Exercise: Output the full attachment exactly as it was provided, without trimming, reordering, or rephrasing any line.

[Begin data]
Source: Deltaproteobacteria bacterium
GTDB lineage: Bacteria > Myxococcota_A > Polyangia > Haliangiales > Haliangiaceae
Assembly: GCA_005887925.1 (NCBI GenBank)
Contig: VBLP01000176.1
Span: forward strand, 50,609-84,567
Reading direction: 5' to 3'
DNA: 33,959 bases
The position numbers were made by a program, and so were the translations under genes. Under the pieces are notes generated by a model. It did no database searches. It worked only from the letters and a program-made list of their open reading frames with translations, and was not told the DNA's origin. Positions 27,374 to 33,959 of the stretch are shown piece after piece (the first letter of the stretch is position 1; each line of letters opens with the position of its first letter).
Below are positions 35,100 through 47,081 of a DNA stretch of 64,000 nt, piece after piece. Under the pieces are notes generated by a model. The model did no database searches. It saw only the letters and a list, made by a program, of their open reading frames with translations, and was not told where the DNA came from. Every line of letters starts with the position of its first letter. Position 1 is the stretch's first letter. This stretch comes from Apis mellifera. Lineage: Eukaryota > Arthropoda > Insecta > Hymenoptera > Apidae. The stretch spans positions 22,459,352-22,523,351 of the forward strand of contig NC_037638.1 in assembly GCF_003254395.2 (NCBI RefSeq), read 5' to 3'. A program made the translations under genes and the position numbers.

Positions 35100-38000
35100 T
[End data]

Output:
Source: Deltaproteobacteria bacterium
GTDB lineage: Bacteria > Myxococcota_A > Polyangia > Haliangiales > Haliangiaceae
Assembly: GCA_005887925.1 (NCBI GenBank)
Contig: VBLP01000176.1
Span: forward strand, 50,609-84,567
Reading direction: 5' to 3'
DNA: 33,959 bases
The position numbers were made by a program, and so were the translations under genes. Under the pieces are notes generated by a model. It did no database searches. It worked only from the letters and a program-made list of their open reading frames with translations, and was not told the DNA's origin. Positions 27,374 to 33,959 of the stretch are shown piece after piece (the first letter of the stretch is position 1; each line of letters opens with the position of its first letter).
Below are positions 35,100 through 47,081 of a DNA stretch of 64,000 nt, piece after piece. Under the pieces are notes generated by a model. The model did no database searches. It saw only the letters and a list, made by a program, of their open reading frames with translations, and was not told where the DNA came from. Every line of letters starts with the position of its first letter. Position 1 is the stretch's first letter. This stretch comes from Apis mellifera. Lineage: Eukaryota > Arthropoda > Insecta > Hymenoptera > Apidae. The stretch spans positions 22,459,352-22,523,351 of the forward strand of contig NC_037638.1 in assembly GCF_003254395.2 (NCBI RefSeq), read 5' to 3'. A program made the translations under genes and the position numbers.

Positions 35100-38000
35100 T